[A]lmost all worthwhile human life lies between the extremes that morality puts before us.Bernard Williams, Ethics and the Limits of Philosophy
Smith's portraits in the last chapter of the “weak man” and the “wise and virtuous man” are ideal types. Most people fall somewhere in the middle. Like Cicero's De Officiis, which Smith characterized as a doctrine of “imperfect, but attainable virtues,” the Moral Sentiments seeks to describe the morality of ordinary people, to whom Smith variously referred as “tolerably good soldiers,” “commonly honest men,” the “mean,” the “many,” the “greater part,” the “crude,” the “mass,” the “vulgar,” the “coarse clay of mankind.” Cicero described the nature of his project in the following way:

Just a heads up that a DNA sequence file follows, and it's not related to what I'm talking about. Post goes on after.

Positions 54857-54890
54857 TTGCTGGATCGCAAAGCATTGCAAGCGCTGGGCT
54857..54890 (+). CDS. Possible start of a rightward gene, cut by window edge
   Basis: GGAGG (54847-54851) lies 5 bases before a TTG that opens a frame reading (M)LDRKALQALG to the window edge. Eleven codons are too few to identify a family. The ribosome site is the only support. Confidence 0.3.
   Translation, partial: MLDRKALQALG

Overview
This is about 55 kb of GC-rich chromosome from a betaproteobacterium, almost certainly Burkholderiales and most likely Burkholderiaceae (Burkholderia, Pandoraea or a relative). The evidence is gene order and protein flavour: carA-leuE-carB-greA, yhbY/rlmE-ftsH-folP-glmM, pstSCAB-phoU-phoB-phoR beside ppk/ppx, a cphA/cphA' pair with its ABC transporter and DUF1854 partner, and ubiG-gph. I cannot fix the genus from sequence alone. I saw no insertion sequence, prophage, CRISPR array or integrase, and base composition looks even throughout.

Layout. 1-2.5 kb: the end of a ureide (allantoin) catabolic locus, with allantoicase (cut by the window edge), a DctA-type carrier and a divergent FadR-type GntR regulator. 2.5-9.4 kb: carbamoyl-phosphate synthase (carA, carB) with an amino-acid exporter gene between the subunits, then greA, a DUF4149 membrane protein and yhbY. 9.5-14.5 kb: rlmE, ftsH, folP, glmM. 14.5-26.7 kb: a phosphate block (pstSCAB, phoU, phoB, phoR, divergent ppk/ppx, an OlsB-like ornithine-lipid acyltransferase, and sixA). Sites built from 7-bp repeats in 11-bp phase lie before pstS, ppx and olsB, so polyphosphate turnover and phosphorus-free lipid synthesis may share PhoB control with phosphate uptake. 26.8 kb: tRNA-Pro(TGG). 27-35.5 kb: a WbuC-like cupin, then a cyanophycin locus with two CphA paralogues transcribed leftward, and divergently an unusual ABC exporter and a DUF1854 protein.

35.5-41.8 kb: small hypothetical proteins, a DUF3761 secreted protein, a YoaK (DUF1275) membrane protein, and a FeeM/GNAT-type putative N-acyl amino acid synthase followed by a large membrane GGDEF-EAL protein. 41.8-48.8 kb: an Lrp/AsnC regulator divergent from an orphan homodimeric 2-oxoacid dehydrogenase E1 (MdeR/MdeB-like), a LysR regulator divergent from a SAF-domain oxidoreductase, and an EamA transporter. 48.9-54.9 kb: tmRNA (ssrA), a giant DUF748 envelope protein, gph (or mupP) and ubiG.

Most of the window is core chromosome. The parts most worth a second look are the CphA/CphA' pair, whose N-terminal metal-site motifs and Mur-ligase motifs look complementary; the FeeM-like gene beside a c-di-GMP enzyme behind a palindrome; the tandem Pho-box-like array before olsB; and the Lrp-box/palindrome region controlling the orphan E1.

The duties that I discuss in these books are, then, those that the Stoics call “middle”. They are shared and widely accessible.
In this chapter, I do four things. First, I argue that Smith was primarily concerned in the Moral Sentiments with describing and legitimating the morality of ordinary people for its stabilizing effects on modern society. This will mean, ultimately, that much of the perfectionist rhetoric in his thought should be bracketed from, or at least interpreted within, the central thrust of his practical morality, which was oriented around social order. Here I fundamentally agree with Joseph Crospey, Charles Griswold and Douglas Den Uyl, among others, that Smith was primarily concerned in the Moral Sentiments with social coordination.